ST. LOUIS, Mo. — The Missouri Department of Elementary and Secondary Education says that there is a shortage of substitute teachers and that the pandemic has made the problem worse. It changed the certification process so there are fewer hours of education required.
Now they can be approved sooner. The certification process ends in early November instead of December 31.
For years, the state of Missouri has endured a teacher shortage, but state leaders say COVID made the lack of educators more prominent. The Department of Elementary and Secondary Education (DESE) is making it easier to become a substitute teacher and spending millions to address the teacher shortage.
In August 2020 the State Board of Education approved a temporary option allowing applications to take 20 hours of online training instead of the 60 college credit hours. The emergency amendment decreased the number of semester hours or more of college-level credit from 60 to 20.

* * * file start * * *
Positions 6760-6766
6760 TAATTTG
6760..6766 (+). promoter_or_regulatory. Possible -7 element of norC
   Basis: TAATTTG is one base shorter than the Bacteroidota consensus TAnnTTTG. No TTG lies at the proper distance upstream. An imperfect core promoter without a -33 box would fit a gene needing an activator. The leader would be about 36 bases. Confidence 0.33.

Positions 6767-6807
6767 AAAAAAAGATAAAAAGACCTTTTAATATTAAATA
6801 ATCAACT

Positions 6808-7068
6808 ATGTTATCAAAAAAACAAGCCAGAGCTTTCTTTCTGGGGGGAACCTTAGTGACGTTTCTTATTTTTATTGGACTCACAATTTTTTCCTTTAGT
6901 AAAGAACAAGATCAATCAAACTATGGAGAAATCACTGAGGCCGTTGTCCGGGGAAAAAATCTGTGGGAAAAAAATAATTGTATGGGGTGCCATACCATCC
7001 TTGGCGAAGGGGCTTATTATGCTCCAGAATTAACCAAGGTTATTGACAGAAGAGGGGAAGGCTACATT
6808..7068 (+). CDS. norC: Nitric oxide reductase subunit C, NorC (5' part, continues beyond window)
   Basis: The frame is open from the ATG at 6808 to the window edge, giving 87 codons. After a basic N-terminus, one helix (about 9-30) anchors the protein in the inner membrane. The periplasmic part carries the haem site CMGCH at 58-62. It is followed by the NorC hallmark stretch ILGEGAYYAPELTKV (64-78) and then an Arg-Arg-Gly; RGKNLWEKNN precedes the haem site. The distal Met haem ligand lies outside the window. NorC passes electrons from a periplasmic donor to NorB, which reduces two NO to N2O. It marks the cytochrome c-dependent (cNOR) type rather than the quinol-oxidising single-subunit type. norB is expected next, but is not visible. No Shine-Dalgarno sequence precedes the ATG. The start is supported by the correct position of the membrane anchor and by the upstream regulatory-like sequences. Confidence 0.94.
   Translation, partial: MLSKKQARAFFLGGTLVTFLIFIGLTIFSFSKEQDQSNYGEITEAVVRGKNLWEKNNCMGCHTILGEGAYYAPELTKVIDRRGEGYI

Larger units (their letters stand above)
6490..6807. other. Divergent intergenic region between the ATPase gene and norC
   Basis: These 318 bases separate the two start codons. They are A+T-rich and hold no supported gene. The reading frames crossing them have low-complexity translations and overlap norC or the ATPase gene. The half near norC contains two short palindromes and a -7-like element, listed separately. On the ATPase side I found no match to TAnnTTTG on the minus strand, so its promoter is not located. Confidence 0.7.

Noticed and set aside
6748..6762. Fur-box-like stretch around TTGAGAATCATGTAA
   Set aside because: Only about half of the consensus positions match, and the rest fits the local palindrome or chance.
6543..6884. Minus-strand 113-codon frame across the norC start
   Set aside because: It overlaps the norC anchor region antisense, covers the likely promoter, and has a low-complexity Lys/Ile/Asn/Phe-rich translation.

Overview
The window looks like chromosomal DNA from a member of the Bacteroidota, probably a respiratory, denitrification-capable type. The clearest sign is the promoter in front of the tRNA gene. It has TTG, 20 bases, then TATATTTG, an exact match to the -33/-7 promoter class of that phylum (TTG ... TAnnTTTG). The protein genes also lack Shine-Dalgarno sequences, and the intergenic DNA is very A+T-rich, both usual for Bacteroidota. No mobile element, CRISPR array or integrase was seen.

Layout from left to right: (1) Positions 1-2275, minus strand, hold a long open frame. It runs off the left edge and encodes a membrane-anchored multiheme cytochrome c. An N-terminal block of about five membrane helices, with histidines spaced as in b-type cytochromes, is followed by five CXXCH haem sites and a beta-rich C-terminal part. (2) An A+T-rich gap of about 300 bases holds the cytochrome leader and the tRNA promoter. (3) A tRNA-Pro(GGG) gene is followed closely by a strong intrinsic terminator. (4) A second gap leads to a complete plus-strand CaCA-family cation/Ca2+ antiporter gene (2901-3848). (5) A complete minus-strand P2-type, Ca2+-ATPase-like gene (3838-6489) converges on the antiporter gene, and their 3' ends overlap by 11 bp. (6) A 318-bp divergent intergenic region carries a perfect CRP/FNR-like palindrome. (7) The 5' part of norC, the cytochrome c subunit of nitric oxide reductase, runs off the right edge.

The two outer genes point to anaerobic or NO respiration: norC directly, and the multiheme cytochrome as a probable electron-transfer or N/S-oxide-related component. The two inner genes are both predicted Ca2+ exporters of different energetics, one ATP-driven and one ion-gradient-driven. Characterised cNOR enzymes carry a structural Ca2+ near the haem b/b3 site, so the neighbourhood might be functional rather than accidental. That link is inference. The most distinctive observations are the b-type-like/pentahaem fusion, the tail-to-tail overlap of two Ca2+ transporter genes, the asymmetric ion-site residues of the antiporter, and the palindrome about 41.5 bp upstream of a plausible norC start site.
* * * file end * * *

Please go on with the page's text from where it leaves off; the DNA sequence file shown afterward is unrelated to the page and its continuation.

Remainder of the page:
To become a substitute teacher in Missouri, now all an applicant need is a computer.
Substitute teacher training now includes a DESE-approved online course instead of the 60 semester hours. It covers topics like engaging students, supporting students with special needs, honoring diversity, classroom management, and basic instructional strategies, and working with at-risk youth.